Each minute sweeter than before…
There is a blessing in the air…
The theme of March is the uncovering of faith and courage through the letting go of fear. We have a choice in how we react to the images in our minds. Patience, surrender and the faith that all things work for the best help form the foundation for deep peace of mind. ~Joan Borysenko
Four years ago today my mother passed away and left this physical experience. While my heart has felt leaden and heavy about losing her, this year I feel different. I feel a deep peace, even a flutter of joy for my mother and where she is now. I do not experience the same sadness I used to. While I don’t know what happens after we die, I do have a sense of intuition and belief in an afterlife. As a Native American funeral blessing shares, we were never born and we will never die. That part of us which is pure spirit is here always, and I seem to be feeling my mother’s joy.
The first of March is a beautiful day, and here in my part of the world the sky is bright blue and the birds are singing. The daylight hours are lengthening and the temperatures are warming. Having crossed the calendar from February to March, even the word itself sounds brighter… one crisp, joyful syllable to describe this bright and early month of the year, as well as the verb form of the word that describes moving forward with confidence and determination.
That’s how I see my Mom now. I see her as a determined soul who chose to march forward in her own destiny and into the unknown of the next level. I see her in a place free from pain and judgment, and surrounded by blissful peace and profoundly unconditional love. I believe she is with me and cheers on everything that brings me closer to the light and loving truth of my being.
Now I feel like celebrating this day. I feel like not only is a day of one’s birth to be joyfully acknowledged, but also their death as a transition through a new doorway. I celebrate that my mother is cradled in the embrace of God and as such is immersed in love. I symbolically release brightly coloured balloons for her, and play the upbeat music she loved. Today I will prepare some of the delicious food she taught me to make (like Corn Chowder and tender Pot Roast). And tonight in her honour I’ll enjoy a few games of crib with my husband.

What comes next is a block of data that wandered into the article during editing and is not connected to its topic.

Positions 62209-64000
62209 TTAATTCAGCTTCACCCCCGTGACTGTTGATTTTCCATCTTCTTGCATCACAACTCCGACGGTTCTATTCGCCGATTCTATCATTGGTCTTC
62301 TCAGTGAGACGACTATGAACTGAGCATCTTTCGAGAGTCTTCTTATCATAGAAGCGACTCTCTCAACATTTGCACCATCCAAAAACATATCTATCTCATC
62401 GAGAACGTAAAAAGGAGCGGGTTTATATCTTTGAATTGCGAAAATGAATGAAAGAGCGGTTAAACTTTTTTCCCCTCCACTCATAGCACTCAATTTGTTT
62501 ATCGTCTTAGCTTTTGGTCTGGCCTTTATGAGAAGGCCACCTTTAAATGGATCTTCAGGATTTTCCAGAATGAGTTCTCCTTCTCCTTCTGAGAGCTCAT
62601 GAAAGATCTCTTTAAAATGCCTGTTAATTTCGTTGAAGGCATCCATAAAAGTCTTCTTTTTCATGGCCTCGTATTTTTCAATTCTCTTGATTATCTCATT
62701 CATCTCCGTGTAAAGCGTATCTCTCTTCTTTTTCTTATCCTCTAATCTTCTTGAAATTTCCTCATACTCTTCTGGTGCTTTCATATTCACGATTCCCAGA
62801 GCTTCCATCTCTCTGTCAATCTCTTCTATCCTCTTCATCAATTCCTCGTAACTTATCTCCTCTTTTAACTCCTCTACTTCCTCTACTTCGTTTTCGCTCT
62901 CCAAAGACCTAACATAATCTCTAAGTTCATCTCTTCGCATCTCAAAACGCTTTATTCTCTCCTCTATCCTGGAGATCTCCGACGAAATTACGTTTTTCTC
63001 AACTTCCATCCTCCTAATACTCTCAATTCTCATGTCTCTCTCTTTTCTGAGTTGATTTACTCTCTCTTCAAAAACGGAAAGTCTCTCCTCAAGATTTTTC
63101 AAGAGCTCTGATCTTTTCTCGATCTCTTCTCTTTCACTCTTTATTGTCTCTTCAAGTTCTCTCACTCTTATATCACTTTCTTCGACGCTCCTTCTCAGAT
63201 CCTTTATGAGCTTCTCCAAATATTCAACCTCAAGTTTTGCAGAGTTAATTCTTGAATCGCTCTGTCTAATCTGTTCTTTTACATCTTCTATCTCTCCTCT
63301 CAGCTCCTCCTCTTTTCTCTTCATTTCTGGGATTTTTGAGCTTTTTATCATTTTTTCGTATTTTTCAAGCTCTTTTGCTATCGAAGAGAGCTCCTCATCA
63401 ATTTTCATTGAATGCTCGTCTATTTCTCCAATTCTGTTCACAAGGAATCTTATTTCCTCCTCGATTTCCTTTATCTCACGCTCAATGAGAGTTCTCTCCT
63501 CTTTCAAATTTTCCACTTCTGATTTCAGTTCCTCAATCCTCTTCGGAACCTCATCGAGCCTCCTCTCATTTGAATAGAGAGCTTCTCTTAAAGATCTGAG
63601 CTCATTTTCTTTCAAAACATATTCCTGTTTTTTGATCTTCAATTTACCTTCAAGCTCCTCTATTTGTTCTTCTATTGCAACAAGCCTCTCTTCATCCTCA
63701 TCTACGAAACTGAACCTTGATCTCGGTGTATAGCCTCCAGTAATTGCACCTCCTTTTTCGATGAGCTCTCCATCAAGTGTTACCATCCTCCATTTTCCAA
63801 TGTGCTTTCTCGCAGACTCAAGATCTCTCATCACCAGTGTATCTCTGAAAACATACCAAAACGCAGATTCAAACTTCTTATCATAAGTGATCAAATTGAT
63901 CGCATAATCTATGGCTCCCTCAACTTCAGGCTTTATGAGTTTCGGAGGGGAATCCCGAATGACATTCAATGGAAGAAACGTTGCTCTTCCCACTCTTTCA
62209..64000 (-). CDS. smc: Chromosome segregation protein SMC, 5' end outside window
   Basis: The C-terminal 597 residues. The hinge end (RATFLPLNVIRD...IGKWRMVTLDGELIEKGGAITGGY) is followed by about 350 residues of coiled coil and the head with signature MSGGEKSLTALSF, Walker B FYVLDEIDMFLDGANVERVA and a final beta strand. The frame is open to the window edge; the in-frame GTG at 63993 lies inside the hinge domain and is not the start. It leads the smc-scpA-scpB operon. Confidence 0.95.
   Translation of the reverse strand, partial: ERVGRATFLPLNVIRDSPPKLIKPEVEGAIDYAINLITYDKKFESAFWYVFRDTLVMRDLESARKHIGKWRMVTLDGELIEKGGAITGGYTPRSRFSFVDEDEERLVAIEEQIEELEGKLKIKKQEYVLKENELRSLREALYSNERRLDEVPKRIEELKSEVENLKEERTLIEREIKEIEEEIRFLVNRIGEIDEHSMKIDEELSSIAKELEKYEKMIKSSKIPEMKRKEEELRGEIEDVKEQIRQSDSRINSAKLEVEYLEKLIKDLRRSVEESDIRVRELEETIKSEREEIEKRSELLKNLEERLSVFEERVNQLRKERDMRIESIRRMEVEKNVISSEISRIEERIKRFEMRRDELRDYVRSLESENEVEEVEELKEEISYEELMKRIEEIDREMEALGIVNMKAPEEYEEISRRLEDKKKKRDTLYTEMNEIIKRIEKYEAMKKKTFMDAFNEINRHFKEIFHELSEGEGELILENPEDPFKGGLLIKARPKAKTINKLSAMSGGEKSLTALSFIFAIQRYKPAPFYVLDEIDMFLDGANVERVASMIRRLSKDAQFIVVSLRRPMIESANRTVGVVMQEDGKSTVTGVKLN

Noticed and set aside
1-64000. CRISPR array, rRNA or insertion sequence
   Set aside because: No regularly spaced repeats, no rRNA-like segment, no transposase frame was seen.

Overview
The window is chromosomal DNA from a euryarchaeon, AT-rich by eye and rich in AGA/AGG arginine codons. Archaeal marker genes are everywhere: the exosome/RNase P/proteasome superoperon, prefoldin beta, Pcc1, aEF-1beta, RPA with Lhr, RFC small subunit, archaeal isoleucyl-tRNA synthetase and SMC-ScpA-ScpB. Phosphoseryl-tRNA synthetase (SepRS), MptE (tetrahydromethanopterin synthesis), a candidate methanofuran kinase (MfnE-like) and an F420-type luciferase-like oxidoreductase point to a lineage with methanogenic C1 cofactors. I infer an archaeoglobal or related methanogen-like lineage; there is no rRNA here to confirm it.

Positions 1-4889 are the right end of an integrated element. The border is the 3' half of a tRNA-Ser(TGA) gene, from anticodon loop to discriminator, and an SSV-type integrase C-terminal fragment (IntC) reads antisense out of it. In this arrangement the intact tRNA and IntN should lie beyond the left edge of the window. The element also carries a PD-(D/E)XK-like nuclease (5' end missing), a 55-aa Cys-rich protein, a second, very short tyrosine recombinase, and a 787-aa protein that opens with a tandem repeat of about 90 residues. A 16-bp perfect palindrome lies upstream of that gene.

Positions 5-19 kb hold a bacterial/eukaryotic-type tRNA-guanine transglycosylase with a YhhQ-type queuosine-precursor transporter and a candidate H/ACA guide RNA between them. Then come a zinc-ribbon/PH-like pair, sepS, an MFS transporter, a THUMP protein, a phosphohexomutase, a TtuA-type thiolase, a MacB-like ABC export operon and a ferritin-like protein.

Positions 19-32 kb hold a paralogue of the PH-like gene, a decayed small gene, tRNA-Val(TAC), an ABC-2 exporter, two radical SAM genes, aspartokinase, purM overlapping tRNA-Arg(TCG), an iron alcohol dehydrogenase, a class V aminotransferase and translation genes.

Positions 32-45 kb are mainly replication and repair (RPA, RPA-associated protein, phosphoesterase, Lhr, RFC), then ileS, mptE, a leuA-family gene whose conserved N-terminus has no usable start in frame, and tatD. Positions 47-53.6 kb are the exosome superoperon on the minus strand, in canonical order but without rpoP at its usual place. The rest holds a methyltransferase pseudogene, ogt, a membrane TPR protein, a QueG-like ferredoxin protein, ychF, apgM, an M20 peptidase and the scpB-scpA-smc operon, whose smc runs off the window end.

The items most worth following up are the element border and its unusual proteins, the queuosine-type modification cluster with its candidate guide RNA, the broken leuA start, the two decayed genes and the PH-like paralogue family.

Let’s remember that there’s no need to collapse into deep sadness when we lose a loved one, except of course for the fact that we miss them, but that’s about ourselves. As far as how they are doing… they are pain-free and at peace. And that is most definitely worth celebrating with love!
It was a tragic event that happened before I was born, but it was a time that must be remembered and prevented from ever happening again. This post is my torch… my bringing of light to a dark, dark place in history. May our knowledge enlighten and raise our understanding of the pressure we must still exert to obtain and maintain equality for all to enjoy peace on earth.
James, Andrew, and Michael ~ You will always be remembered.
James Earl “J.E.” Chaney (May 30, 1943 – June 21, 1964)
Andrew Goodman (November 23, 1943, – June 21, 1964)
Michael Henry Schwerner (November 6, 1939 – June 21, 1964)
In 1964, civil rights activist Andrew Goodman volunteered along with fellow activist Mickey Schwerner to work on the “Freedom Summer” project of the Congress of Racial Equality (CORE) to register blacks to vote in Mississippi.
Having protested U.S. President Lyndon Johnson’s presence at the opening of that year’s World’s Fair, Goodman left New York to train and develop civil rights strategies at Western College for Women (now part of Miami University) in Oxford, Ohio.
In mid-June, Goodman joined Schwerner in Meridian, Mississippi, where the latter was designated head of the field office. They worked on registering blacks in rural areas to vote. Michael Schwerner had been working closely with an assistant in the office and fellow civil rights activist James Chaney.
Chaney had previously participated in the 1962 Freedom Rides as well as other non-violent demonstrations. He organized voter education classes, introduced CORE workers to local church leaders, helped them get around the counties, and acted as a liaison with other CORE members.